Introduction. Quantification of bacterial load in tissue homogenates in in vivo pharmacodynamic studies is cumbersome and time-consuming.Aim. We therefore developed a new method for quantifying bacterial load in tissue homogenates of animals treated with a β-lactam and β-lactamase inhibitor using growth curves.Methods. The log10 colony-forming units (c.f.u.) ml-1 of 184 thigh and lung homogenates from female CD-1 mice infected intranasally and intramuscularly with 4 Pseudomonas aeruginosa, 4 Klebsiella pneumoniae, 3 Enterobacter cloacae and 2 Escherichia coli strains treated with a β-lactam drug and tazobactam were calculated using the standard approach of serial quantitative cultures and analysis of growth curves. Growth curves were obtained with continuous (every 10 min) monitoring of optical density at 630 nm (OD630) after 20 µl tissue homogenates were inoculated in total volume of 200 µl Mueller-Hinton broth in 96-well microtitration plates and incubated at 37 °C for 18 h.Results. The best correlation between log10 c.f.u. ml-1 determined with the serial quantitative cultures and growth curves was found at the time point corresponding to an OD630 of 0.25 increase above the baseline OD (average of first five timepoints) (R2=0.918-0.999). The median (range) differences between the two methods was -0.19 (-1.79-1.69) with 86-97 % of all isolates and species being within 1 log10 c.f.u. ml-1 with 1 h hands-on-time and <13 h of incubation for 96 samples. Pharmacodynamic analysis showed similar dose-response relationships and 1 log kill dose estimations (paired t-test, P=0.112).Conclusion. The new technique resulted in comparable c.f.u. counts to those for the standard serial dilution/culture technique with minimal hands-on and turnaround times.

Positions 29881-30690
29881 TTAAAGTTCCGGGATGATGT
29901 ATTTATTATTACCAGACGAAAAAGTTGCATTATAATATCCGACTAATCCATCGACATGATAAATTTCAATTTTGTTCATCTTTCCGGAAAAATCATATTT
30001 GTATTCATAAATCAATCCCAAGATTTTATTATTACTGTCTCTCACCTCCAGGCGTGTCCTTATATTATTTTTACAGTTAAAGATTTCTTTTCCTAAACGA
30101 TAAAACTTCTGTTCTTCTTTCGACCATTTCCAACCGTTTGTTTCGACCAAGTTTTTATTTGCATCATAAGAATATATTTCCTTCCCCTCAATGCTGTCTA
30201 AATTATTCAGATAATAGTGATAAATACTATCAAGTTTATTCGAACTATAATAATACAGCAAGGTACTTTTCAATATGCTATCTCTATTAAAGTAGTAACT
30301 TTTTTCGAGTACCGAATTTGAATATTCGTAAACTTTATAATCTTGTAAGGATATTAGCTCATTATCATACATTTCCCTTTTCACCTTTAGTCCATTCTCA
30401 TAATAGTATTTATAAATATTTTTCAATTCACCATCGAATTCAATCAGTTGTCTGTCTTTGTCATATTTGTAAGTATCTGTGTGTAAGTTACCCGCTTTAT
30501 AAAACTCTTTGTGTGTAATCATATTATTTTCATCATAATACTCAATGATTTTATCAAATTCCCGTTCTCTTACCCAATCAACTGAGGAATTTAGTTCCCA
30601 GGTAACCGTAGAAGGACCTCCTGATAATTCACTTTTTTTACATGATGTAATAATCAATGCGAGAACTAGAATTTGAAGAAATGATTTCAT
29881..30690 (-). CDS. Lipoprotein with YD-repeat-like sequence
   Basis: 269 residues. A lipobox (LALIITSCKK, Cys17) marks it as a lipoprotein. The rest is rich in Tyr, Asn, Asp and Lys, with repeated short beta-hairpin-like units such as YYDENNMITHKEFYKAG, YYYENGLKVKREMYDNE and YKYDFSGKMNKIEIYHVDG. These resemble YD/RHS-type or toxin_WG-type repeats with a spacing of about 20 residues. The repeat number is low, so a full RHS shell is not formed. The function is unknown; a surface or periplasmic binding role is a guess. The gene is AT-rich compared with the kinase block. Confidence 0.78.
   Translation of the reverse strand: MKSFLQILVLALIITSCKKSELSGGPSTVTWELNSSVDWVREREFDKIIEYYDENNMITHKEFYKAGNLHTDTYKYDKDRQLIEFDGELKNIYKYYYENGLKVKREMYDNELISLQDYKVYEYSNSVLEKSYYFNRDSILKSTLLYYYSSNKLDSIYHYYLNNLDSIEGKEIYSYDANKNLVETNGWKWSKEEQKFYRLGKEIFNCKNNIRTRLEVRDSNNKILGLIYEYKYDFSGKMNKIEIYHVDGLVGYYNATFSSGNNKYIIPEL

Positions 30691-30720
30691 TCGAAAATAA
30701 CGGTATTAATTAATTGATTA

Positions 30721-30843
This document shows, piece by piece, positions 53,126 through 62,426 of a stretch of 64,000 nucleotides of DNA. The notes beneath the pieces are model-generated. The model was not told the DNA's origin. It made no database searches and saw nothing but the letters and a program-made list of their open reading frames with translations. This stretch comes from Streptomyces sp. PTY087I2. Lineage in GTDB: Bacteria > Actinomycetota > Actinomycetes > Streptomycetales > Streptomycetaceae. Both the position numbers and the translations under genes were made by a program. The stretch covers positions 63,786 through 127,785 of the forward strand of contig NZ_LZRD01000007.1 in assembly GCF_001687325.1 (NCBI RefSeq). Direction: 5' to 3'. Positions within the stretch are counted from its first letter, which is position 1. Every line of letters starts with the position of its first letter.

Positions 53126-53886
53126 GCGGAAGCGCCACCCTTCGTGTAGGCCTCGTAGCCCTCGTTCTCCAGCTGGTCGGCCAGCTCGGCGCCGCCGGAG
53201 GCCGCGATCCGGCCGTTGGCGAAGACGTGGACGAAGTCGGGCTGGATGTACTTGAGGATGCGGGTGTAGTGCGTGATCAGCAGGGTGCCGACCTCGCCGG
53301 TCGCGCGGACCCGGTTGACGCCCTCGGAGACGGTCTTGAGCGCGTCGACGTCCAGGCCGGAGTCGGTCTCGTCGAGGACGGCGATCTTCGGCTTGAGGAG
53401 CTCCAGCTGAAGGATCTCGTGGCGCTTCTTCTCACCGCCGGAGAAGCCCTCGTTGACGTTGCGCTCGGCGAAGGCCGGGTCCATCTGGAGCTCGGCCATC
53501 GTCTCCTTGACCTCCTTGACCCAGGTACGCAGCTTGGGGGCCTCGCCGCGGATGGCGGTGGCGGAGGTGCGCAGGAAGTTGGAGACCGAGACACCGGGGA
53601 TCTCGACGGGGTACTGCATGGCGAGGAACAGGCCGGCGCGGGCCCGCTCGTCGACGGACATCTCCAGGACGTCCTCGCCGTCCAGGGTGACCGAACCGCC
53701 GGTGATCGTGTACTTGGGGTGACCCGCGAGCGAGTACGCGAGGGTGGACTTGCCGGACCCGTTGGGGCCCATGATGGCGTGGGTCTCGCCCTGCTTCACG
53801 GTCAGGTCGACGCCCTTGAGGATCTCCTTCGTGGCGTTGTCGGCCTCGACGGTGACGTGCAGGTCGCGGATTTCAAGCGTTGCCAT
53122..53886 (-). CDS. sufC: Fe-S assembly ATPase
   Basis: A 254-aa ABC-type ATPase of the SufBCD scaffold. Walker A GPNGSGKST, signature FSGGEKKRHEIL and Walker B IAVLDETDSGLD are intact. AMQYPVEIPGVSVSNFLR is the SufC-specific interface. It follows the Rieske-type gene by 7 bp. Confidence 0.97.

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Keywords bacterial counts, Enterobacterales, growth curves, quantitation, tissue homogenates
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Journal Journal of Medical Microbiology
Georgiou, P.-C. (Panagiota-Christina), Mouton, J.W, Pournaras, S, & Meletiadis, J. (2020). Bacterial quantification in tissue homogenates from in vivo pharmacodynamic studies using growth curves. Journal of Medical Microbiology, 69(5), 676–684. doi:10.1099/jmm.0.001183